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The long voyage of regal Brussels sprout ends in kitchen trash can

It rubbed against the bulbous bodies of its traveling mates all squeezing in against it. While the hum of rubber rolling on asphalt lulled it into bitter complacency, it recalled the sunny afternoon when abruptly it was plucked from its stalk and plunged into darkness. Right then, it knew it was going places. It is after all, a Brussels sprout, named for a region of Belgium founded by a descendant of the great conqueror Charlemagne, king of the Franks and emperor of the Romans. Can cabbage claim that?

A Brussels sprout from Brussels, by way of California, off to fulfill its purpose in the world, where it would enjoy elevation from living at the level of dirt, gluttonous cutworms and slugs constantly seeking its companionship, to the creamy comfort of glazed china amid laughter and frivolity. As the engine of the 18-wheeler rumbled east, the sprout dreamed of its bright future.

"You have to eat one," yelled my husband, thoroughly perturbed at our daughter's staunch refusal.

Four caustic-smelling but cuter-than-cabbage vegetables lined up on her paper plate. Her face screwed into an ugly grimace when she spat the words, Brussels sprouts. Turning away from her dinner in disgust, she claimed she would vomit. "You'll eat another one if you do," her just-as-stubborn father assured her.

"Noooooooo," she howled, as the sprouts benignly waited for the child to choose which of the four would have the honor of satisfying her daddy's demand and perhaps subsequently suffering the promised puking aftermath. She looked down at her dish, as if she might go ahead and get it over with, but then shrieked, "Oooooooooh, they're so gross!" She shoved at the plate, causing the sprouts to rock and tremble.

Having eaten every one of my own and declared each delicious, inspiring awe from my offspring, I peered at her meal, stunned, expecting to see pickled sheep eyes. These were definitely noble Brussels sprouts, however, their ancestors cultivated by the descendants of Charlemagne.

My husband stormed out of his seat at the end of the table. Quickly, in deference, our youngest, most hard-headed child selected the smallest of the four sprouts, placed it on the very end of her tongue, squinched her eyes and began convulsing in her chair to the rhythm of gags. "Chew," her daddy chanted.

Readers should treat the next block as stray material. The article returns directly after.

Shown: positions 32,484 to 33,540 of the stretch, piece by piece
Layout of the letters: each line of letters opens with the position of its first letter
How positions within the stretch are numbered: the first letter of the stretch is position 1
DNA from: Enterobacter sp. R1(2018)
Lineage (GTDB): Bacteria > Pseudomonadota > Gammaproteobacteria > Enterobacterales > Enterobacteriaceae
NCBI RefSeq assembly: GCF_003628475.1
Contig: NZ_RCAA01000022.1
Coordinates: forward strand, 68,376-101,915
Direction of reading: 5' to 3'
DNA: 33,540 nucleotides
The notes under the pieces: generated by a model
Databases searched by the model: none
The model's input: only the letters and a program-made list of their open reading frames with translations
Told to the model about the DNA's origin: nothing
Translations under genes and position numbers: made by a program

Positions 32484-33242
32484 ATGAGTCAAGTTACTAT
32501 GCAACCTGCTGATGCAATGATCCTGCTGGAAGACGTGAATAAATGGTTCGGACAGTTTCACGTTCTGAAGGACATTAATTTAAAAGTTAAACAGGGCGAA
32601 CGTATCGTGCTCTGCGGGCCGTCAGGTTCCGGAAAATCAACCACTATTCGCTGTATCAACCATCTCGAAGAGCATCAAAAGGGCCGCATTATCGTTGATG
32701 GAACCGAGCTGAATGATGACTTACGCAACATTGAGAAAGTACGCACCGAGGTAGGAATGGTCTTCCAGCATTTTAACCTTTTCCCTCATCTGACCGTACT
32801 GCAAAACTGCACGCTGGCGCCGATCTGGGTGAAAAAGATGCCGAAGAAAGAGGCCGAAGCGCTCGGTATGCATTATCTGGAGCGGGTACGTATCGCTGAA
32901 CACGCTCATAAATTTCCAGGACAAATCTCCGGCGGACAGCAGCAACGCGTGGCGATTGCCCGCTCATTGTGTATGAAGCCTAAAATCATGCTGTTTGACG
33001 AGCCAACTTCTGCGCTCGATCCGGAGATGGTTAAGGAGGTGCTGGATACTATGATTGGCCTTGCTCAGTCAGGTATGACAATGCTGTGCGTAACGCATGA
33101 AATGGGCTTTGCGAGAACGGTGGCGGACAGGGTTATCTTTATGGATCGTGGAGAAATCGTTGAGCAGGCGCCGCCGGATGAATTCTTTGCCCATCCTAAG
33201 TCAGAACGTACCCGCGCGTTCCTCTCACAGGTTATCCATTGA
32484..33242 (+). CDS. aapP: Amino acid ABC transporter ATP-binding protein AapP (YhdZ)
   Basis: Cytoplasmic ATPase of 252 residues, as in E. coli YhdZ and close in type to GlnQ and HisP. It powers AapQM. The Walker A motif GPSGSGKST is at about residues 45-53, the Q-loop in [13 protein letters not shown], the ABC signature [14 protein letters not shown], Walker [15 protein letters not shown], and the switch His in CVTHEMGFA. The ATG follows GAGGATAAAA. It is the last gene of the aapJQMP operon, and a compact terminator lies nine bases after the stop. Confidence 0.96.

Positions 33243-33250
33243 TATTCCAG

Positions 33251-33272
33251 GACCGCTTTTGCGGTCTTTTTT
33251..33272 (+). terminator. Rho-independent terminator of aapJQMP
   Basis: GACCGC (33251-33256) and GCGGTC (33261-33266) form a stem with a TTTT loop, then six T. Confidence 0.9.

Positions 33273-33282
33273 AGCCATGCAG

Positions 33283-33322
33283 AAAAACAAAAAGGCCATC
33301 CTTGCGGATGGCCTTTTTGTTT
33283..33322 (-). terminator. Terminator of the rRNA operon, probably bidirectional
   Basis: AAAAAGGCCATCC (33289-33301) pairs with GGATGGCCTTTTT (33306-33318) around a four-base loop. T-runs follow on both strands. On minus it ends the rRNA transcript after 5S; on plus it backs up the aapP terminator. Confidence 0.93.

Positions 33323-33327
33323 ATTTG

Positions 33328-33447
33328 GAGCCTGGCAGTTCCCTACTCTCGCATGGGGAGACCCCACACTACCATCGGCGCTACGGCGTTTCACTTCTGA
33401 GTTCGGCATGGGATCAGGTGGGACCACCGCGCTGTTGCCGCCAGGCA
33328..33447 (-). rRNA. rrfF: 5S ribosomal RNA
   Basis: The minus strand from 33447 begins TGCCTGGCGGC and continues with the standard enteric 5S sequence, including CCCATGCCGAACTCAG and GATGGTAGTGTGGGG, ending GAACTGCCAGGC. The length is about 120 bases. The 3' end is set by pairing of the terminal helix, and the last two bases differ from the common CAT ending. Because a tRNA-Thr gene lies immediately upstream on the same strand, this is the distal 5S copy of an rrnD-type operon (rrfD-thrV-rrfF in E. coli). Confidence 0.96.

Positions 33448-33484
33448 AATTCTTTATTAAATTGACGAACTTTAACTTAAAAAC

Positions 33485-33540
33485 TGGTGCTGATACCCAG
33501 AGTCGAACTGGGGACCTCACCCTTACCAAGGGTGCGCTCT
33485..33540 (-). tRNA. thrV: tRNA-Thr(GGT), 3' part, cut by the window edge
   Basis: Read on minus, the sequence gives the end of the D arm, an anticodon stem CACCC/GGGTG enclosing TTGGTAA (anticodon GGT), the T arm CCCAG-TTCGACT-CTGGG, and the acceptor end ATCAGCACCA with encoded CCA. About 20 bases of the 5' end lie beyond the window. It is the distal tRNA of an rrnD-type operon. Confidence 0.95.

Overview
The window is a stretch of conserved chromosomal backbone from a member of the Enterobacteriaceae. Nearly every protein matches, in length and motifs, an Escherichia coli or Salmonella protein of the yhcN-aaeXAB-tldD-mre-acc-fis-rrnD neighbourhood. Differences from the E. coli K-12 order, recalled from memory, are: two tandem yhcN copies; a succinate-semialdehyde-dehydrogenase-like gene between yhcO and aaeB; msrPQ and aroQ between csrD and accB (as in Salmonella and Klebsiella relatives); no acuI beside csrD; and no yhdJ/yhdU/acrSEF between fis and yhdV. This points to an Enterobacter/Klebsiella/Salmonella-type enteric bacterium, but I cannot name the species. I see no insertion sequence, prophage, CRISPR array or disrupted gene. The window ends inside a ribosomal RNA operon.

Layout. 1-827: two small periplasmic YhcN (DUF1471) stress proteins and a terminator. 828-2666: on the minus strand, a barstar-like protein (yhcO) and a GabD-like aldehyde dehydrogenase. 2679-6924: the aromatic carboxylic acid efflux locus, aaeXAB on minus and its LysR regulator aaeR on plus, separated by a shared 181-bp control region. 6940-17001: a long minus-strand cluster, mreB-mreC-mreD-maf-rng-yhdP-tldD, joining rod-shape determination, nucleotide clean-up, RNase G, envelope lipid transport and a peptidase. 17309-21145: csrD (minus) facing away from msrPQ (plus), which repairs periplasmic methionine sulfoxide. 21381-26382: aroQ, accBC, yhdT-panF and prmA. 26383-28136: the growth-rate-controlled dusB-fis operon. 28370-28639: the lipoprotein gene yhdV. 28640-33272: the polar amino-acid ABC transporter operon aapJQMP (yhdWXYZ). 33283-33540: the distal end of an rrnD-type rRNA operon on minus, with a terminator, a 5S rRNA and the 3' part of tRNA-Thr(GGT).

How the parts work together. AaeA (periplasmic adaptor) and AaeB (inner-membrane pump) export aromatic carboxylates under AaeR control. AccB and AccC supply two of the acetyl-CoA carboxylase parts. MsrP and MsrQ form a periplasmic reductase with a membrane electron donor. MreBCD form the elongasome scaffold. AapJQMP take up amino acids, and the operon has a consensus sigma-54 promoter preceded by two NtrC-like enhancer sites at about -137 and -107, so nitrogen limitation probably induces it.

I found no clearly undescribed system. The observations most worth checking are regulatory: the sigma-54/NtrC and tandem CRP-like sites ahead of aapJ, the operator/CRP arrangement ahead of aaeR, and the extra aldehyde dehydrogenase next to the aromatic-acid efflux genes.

Exaggerated chokes and gulps ensued, but nothing went down. Her eyes watered and bulged, and her cheeks swelled with air. She bent her head over her plate in a motion signaling that she planned to restore the mangled morsel to its place among its kind, which stoically gazed in horror at what that child was doing to their comrade.

Three brothers, also required to each eat a Brussels sprout, looked on in astonishment at what it was doing to their sister.

"If you spit it out, you will eat two," warned her father.

The mention of that possible fate caused all involved to cringe.

She summarily swallowed and entered directly into after-drama, grabbing her stomach and shaking her head, building up to a gratifying I-told-you-so heave.

"All this over a ridiculous Brussels sprout," my husband lectured. "Fine. You don't like Brussels sprouts. It's Monday; your week can only get better from here. Clear your plate."

Wump. Schoop. Thunk. The Brussels sprout slid into the trash.

It came from dirt and to dirt it would return, without ever swimming in boats of butter or bedding down on fine china or drifting on the lilt of pleasant banter. It traveled so far to only meekly serve as side dish to a power struggle.

One's destiny is not for one to guess.

(Lucy Adams is the author of Tuck Your Skirt in Your Panties and Run. She lives in Thomson. E-mail her at and visit her Web site,

Web posted on Thursday, March 17, 2011

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